BP Bight proposal rejected for second time

Article by Staff Writer

AN OIL exploration proposal submitted by BP Global to conduct drilling in the Great Australian Bight off the coast of South Australia (SA) has been rejected by regulators for the second time.

The original proposal was rejected in November 2015 by the National Offshore Petroleum Safety and Environment Management Authority (NOPSEMA), for not having met environmental safety requirements. BP submitted a second proposal in February, which prompted the SA senate to open an inquiry into the proposal.

NOPSEMA has cited the same reasons for refusing the second proposal, but has not provided the exact details of the plan, nor what has changed from the first proposal. The regulator said it traditionally accepts two opportunities to modify plans, but is not generally restricted to this rule. NOPSEMA has given BP until 15 July to resubmit its proposal.

Australian senators have called for BP to abandon its plan to drill in the Bight, claiming a potential oil spill could have devastating effects on the local environment.

Robert Simms, SA senator for the Greens party, said: “We cannot risk a catastrophic oil spill in the Bight, a pristine environment which is home to endangered and threatened species like the southern right whale and Australian sea lion. Any major spill would also decimate our coastal tourism and fishing industries which contribute 9,000 sustainable jobs and almost A$1.5bn [US$1.08bn] to the South Australian economy.”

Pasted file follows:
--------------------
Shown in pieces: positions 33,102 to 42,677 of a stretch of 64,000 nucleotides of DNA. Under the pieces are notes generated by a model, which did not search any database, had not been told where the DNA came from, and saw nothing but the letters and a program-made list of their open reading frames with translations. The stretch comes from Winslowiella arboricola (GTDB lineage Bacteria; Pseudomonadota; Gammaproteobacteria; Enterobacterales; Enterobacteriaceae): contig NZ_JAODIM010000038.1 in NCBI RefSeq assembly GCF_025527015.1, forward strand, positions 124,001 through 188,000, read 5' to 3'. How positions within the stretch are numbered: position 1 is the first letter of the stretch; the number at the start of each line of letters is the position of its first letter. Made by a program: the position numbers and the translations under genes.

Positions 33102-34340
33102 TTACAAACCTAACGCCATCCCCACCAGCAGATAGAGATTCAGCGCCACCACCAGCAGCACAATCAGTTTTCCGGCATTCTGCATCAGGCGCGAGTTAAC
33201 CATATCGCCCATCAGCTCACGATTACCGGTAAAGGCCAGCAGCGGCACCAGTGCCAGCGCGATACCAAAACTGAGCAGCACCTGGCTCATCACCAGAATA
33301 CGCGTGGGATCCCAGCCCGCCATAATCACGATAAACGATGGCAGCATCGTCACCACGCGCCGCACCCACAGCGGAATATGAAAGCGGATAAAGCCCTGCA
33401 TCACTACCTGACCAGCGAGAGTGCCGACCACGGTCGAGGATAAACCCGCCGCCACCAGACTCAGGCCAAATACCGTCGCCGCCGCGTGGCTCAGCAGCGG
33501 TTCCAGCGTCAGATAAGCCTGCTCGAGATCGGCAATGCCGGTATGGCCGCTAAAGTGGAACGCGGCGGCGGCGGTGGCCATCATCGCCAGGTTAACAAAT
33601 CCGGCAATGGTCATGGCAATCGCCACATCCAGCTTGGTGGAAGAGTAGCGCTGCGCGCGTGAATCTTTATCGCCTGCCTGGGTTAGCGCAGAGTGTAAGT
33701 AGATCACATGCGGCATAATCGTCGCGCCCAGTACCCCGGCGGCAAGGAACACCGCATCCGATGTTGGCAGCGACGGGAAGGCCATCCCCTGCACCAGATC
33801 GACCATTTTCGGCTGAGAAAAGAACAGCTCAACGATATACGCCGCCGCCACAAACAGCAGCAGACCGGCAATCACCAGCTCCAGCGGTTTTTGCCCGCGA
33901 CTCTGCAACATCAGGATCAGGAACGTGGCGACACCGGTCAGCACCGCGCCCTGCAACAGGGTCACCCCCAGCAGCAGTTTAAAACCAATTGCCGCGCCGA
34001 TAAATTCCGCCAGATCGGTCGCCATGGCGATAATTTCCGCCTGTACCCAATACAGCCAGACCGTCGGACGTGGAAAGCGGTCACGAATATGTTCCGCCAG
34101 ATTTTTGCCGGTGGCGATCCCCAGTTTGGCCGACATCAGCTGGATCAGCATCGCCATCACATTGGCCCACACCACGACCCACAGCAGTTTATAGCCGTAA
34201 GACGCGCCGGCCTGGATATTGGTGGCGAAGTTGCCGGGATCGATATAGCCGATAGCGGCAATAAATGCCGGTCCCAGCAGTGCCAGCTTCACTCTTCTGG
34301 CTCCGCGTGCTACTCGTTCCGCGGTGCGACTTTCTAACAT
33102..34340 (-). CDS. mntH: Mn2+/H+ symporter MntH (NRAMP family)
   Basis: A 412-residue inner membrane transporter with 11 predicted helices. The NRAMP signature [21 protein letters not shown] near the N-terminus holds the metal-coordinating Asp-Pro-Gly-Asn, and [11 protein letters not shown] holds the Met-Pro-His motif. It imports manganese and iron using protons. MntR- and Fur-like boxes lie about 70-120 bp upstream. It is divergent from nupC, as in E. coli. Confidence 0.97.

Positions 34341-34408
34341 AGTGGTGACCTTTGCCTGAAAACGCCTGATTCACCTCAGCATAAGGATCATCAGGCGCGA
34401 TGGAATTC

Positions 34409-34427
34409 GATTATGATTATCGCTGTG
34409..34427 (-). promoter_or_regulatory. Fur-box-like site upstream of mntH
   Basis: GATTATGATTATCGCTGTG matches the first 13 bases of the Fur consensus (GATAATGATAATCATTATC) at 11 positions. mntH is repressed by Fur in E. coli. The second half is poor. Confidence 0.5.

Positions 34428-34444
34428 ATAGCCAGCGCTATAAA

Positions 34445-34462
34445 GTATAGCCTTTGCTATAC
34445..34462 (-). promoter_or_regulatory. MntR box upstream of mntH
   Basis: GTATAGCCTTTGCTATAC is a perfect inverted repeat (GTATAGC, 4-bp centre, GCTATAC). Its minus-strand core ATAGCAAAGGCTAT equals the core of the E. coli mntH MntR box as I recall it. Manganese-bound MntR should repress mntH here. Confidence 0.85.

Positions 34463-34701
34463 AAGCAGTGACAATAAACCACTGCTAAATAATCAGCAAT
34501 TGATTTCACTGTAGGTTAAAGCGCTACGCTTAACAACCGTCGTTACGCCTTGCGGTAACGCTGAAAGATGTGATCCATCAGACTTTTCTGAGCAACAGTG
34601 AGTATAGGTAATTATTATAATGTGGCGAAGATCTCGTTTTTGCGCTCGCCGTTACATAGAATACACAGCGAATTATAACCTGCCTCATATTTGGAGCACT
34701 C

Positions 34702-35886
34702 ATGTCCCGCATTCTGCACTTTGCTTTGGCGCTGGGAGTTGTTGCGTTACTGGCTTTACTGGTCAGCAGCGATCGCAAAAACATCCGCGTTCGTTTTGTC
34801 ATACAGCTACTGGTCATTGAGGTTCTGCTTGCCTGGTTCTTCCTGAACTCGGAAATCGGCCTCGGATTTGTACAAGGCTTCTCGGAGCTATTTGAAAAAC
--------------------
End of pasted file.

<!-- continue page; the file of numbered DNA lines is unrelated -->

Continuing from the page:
The senate inquiry established by Simms and fellow senator Nick Xenophon in February was postponed due to local elections.

Local environmental groups are also opposed to BP’s plan to drill in the Bight.

Lyndon Schneiders, national director of the Wilderness Society of SA, said: “BP should just give up and ditch its plans for the Bight before it wastes any more of its shareholders’ money on an investment that the world can’t use and will become a stranded asset.”

A spokesperson for BP said that although the decision meant BP’s application was not to NOPSEMA’s requirements for approval, it was not a call to desist.

“NOPSEMA has provided BP with a further ‘opportunity to modify and resubmit’ its environment plan, which is not a rejection but another step in the normal, iterative process with this regulator.”

Article by Staff Writer

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